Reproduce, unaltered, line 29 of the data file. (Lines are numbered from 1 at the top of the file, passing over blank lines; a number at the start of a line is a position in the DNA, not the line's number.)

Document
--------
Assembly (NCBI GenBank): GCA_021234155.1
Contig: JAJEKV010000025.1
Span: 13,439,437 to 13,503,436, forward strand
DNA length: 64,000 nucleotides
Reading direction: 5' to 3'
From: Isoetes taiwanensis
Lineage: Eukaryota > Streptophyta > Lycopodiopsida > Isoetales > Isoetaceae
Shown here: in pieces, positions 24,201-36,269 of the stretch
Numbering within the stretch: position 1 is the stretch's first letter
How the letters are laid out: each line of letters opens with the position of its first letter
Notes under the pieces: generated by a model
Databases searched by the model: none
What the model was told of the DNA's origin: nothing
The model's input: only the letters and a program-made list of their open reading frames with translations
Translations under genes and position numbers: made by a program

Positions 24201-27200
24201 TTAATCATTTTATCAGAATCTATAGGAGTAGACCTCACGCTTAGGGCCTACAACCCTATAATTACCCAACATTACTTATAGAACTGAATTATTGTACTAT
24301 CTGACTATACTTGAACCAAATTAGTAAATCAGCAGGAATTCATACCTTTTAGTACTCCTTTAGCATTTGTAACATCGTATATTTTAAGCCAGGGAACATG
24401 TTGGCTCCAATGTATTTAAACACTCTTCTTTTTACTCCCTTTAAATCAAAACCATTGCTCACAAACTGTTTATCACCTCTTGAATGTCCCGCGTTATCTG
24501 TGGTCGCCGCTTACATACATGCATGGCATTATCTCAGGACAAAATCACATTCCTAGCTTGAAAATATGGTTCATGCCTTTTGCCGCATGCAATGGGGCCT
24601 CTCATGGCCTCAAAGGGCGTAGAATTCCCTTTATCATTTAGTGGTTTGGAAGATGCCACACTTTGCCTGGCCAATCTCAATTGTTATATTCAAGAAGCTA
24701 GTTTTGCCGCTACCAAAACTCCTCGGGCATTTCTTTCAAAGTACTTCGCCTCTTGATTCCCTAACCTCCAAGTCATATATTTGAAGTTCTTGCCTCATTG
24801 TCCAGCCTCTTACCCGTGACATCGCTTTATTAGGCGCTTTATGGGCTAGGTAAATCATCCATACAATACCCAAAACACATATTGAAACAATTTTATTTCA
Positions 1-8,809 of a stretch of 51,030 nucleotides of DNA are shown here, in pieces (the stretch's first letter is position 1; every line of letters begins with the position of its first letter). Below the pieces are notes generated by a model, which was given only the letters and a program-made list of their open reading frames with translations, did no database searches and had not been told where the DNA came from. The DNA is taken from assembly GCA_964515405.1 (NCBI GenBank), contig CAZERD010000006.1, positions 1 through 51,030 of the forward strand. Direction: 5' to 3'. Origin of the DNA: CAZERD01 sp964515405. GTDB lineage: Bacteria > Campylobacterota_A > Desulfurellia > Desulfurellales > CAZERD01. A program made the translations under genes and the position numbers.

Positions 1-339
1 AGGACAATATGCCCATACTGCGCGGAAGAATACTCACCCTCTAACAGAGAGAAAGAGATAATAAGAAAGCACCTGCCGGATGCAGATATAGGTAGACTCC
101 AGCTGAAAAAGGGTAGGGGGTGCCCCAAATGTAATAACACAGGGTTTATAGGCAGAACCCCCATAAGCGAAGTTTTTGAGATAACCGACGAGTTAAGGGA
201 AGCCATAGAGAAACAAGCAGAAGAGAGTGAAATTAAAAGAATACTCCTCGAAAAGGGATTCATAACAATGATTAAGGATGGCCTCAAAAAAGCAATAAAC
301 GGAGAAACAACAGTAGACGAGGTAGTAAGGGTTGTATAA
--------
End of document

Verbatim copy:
301 GGAGAAACAACAGTAGACGAGGTAGTAAGGGTTGTATAA